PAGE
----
Kimberley anchorage with safe swimming and fantastic fishing
The Kimberley coast has so much to see and do, but it has it’s restrictions. The numerous crocodiles stop anyone but the brave and foolish from entering the water. And while the fishing can be good in some select locations, it can be quite ordinary in the turbid, fast flowing waters found around many of the anchorages.
On our last journey through these waters we found a place that fills those gaps. Lying well offshore from King Sound, Adele Reef has no crocodiles. And while the water is not as clear as other mid-ocean coral reefs, it is clear enough to snorkel amongst a huge variety of marine life in the soft and hard corals. We saw numerous turtles, many just off our anchored vessel, and several huge rays. Plus, a mother whale and her calf kept us company for a few days. And of course because Adele Reef is the only land for many miles, the islets and lagoon are filled with seabirds.
We never went without a feed of fish. The fishing was exciting and fast. Each time returning from our swim near the smaller islet, schooling Queen fish chased our outboard and struck our small lure within seconds of it going in. Closer to the sandy shore we lured in pan sized Turrum. Both specie in schools so large we dug out our GoPro to film them underwater.
The pilot recommends entering at low water, which surprised us until we followed their advice. As Adele lies near King Sound, home of Australia’s largest tidal range, the reef covers over considerably and with the slight turbidity makes finding the reef edge a little hard at high tide. At low tide, the edge is often exposed, and Fraser Inlet, being quite deep, is easy to follow. There are two isolated dangers and low water makes them more visible in good light.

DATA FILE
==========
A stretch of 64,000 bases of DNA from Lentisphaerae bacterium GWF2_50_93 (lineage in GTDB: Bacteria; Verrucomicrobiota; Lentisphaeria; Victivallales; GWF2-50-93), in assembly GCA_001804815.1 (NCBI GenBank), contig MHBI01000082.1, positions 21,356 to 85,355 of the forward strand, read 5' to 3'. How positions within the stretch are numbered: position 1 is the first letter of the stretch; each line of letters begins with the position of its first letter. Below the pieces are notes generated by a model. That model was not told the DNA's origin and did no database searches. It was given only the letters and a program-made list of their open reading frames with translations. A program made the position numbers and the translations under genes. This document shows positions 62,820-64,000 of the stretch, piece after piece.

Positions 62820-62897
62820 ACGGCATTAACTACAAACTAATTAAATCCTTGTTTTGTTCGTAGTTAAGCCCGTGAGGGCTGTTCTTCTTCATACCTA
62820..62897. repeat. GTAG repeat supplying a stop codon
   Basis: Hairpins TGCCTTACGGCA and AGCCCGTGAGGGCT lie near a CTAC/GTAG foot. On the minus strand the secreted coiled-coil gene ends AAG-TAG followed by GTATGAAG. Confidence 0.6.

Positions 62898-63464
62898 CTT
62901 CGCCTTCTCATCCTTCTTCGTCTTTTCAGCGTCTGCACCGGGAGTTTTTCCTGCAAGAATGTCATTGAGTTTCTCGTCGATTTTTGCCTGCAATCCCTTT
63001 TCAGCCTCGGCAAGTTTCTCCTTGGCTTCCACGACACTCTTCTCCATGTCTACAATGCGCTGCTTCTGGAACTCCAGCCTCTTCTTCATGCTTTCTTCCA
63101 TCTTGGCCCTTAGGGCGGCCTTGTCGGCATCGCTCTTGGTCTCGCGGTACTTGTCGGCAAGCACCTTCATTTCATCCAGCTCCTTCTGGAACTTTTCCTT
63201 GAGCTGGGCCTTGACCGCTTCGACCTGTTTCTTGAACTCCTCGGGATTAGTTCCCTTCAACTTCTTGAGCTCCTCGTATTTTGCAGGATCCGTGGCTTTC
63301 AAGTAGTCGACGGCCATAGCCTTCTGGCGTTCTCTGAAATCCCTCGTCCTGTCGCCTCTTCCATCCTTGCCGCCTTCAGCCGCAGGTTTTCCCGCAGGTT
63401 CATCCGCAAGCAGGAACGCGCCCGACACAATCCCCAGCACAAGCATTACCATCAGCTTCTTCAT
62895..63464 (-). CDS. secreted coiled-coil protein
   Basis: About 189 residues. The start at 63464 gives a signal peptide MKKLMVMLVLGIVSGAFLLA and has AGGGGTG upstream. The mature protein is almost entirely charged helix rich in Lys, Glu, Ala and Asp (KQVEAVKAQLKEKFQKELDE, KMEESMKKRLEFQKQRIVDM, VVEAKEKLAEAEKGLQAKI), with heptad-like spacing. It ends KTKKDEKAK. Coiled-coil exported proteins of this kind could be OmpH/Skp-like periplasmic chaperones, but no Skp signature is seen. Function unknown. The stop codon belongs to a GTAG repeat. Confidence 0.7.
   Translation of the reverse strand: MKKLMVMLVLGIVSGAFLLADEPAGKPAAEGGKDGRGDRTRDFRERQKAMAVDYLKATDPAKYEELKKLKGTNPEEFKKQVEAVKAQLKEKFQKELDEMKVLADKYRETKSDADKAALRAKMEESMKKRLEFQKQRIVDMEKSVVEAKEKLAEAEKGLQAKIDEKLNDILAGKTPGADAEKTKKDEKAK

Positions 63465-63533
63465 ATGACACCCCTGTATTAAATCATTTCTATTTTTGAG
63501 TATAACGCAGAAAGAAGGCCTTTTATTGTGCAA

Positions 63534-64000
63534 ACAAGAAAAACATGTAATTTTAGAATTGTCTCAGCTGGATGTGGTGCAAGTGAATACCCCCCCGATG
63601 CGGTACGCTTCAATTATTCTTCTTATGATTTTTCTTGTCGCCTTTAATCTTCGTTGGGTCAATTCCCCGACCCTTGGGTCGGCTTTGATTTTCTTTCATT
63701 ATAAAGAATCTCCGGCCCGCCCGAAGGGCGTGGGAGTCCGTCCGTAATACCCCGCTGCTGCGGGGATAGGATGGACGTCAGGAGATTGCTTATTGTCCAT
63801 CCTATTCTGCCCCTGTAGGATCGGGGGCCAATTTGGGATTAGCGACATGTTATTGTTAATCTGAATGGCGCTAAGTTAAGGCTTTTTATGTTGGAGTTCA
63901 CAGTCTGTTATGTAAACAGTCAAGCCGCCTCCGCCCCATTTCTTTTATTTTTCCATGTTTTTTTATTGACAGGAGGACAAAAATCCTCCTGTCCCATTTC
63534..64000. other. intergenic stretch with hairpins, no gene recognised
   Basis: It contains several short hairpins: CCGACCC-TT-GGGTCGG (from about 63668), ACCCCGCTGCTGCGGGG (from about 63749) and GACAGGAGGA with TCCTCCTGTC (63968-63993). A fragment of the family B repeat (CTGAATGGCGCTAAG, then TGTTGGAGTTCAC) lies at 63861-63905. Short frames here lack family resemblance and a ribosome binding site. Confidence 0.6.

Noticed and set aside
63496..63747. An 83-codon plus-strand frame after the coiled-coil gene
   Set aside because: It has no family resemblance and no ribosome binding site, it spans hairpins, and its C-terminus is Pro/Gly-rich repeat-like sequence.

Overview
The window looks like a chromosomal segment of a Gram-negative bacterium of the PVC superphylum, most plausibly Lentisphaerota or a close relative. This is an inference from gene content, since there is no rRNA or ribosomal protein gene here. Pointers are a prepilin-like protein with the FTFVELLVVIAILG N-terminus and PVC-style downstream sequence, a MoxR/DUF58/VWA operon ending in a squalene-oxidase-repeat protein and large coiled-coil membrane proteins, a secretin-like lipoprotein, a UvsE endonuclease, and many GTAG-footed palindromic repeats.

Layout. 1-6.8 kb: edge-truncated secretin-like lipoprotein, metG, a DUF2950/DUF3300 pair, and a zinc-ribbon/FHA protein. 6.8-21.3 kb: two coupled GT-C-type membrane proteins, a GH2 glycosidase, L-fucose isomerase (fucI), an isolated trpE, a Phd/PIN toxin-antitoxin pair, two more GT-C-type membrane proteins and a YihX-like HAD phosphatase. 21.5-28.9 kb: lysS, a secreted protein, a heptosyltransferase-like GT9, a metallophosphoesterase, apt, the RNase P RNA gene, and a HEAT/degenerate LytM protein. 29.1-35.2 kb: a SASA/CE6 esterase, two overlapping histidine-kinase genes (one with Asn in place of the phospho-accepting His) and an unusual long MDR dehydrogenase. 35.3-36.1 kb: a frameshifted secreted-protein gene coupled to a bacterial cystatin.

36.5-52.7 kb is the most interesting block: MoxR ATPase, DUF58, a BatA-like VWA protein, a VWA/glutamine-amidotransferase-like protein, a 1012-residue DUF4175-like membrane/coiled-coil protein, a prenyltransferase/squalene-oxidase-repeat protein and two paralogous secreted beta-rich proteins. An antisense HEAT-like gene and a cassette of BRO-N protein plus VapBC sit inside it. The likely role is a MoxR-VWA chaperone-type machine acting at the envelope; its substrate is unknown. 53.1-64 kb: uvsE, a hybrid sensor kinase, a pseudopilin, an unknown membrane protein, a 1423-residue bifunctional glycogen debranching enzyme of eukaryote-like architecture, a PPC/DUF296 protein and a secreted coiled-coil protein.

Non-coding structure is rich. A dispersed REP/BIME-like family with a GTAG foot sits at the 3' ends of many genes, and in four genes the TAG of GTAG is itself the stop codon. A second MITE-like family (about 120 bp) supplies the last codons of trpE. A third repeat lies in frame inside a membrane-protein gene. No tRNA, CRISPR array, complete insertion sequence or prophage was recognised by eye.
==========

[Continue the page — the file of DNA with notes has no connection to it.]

Sand, sand and more sand. There is just miles of pure coral sand at Adele and the anchorage varies from 5 to 10 M over a large area. There is no protection from wind, but then there is little of that around Adele Reef. Any swell is blocked by the extensive coral flats, and we found perfect mill pond conditions for most of our week long stay in August.
Anchorage – 15° 28.679’S 123° 09.415’E
Safe water – Coral heads near to west
15° 27.446’S 123° 09.698’E
15° 28.002’S 123° 09.431’E
Steep sided channel with clean sandy bottom, best around low tide
some current otherwise
We choose Adele Reef so that Jude could exercise her recently broken leg while the sea supported her weight. But to our delight, what we found was a swimmer’s paradise. Following a torturous channel to the smaller sand cay revealed a deep water channel right up to the sand. Even at low water, we could literally run our dinghy right up onto the sand islet with the outboard still in waist deep water. Schools of fish swam past us on their way in and out of the captive lagoons. The other spin off with visiting at low water is the huge area of sand that’s exposed, perfect for a wander.
Adele Island Bird Colony
Adele Island is an important site for breeding seabirds with several listed species breeding of the Japan-Australia Migratory Birds Agreement (JAMBA), China-Australia Migratory Birds Agreement (CAMBA) and Republic of Korea Migratory Birds Agreement (ROKAMBA). And, with rookeries of Cormorants, Australian Pelicans, Lesser Frigate Birds (Fregata ariel), Brown Booby (Sula leucogaster), Red-footed Booby (Sula sula) and Masked Booby (Sula dactylatra). In global terms, birds breeding on the island include the Lesser Frigatebird with 2000-5700 breeding pairs, Brown Booby with 1500-8500 breeding pairs, Grey-tailed Tattler with up to 5500 individuals, and Red-necked Stint with up to 4100 individuals.